Visually impaired make chess debut

Visually impaired players will play in a regional tournament
Partially blind players will make their international debut today when the 2018 Botswana International Open Junior Chess Championship kicks off at Botho University in Gaborone.

The Botswana Association of the Blind and Partially Sighted (BABPS) coordinator, Omphemetse Ramabokwa told Mmegi Sport that their intention is to give the partially blind and visually impaired players an opportunity to showcase their skills.

He said the players started getting exposure to chess after BABPS partnered with Limitless Minds Chess Academy early this year.

“Our players have never played chess before. They started showing interest after the partnership with Limitless,” he said. Ramabokwa said the team is currently in camp at Mochudi Rehabilitation Centre, where a coach is preparing them.  He said the championship is an eye-opener and would show other countries that the partially blind players are also good.“The championship would open doors for us moving forward. We expect more competitions coming our way even outside the country,” he said.

The event organiser and founder of Limitless Minds Chess Academy, Keenese Katisenge said 180 players from Botswana, Zambia and Zimbabwe

have registered for the event. She said 18 of them would compete in the visually impaired section.The academy together with Rock and Roll Chess Masters were granted permission to host the event by Botswana Chess Federation (BCF).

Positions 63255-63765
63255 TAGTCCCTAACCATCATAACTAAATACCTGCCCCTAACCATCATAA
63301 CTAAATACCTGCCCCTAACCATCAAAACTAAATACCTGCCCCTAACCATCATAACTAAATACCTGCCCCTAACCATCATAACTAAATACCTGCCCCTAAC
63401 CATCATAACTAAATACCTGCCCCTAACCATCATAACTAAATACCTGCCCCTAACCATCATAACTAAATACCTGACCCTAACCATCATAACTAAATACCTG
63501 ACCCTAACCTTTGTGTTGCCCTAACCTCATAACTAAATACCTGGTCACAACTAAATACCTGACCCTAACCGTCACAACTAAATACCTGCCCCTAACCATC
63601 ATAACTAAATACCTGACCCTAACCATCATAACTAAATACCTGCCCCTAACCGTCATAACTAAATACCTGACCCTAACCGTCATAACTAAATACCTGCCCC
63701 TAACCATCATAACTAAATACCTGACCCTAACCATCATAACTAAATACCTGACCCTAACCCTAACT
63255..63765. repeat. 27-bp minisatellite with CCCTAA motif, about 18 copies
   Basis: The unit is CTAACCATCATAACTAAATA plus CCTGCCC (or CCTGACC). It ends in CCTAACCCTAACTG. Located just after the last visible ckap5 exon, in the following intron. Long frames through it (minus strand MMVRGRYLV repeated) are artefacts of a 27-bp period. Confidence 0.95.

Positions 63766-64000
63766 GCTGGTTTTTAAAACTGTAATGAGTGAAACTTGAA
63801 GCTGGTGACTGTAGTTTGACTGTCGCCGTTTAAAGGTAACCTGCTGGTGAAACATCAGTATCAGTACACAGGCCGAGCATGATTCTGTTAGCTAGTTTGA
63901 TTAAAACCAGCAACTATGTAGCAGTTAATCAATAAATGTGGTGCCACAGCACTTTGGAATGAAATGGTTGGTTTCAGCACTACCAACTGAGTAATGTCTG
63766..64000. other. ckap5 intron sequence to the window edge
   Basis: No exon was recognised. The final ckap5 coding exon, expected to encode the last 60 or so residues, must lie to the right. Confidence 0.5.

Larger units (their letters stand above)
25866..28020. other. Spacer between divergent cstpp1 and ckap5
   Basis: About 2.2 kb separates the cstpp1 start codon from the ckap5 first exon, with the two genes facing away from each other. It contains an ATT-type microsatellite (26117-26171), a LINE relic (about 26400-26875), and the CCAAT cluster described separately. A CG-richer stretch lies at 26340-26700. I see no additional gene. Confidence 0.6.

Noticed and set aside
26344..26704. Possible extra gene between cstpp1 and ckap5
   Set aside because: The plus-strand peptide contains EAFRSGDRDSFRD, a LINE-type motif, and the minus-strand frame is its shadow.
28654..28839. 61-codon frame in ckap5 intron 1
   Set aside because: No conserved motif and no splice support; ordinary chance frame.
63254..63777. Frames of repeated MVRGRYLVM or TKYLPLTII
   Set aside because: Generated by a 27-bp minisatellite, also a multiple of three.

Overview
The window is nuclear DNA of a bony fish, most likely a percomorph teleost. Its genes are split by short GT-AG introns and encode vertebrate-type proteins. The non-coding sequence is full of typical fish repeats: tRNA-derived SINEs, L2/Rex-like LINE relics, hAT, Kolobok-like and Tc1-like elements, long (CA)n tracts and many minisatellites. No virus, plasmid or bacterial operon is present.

“This championship is open to all national chess federations, academies, clubs, schools and individual players from the age categories of Under-seven, Under-nine, Under-11, Under-13, Under-15, Under-17 and Under-21. There is also a section for Under-21 and Open section,” she said.

Katisenge added that the aim of Limitless is to be the first mover by adopting an open-minded and modern way of taking chess to more people in the country and the rest of the continent.

“Hosting this championship increases our contribution to the development and advancement of chess in Botswana.

We have introduced programmes designed to meet the needs of different communities within our society such as chess for the visually impaired,” she said.




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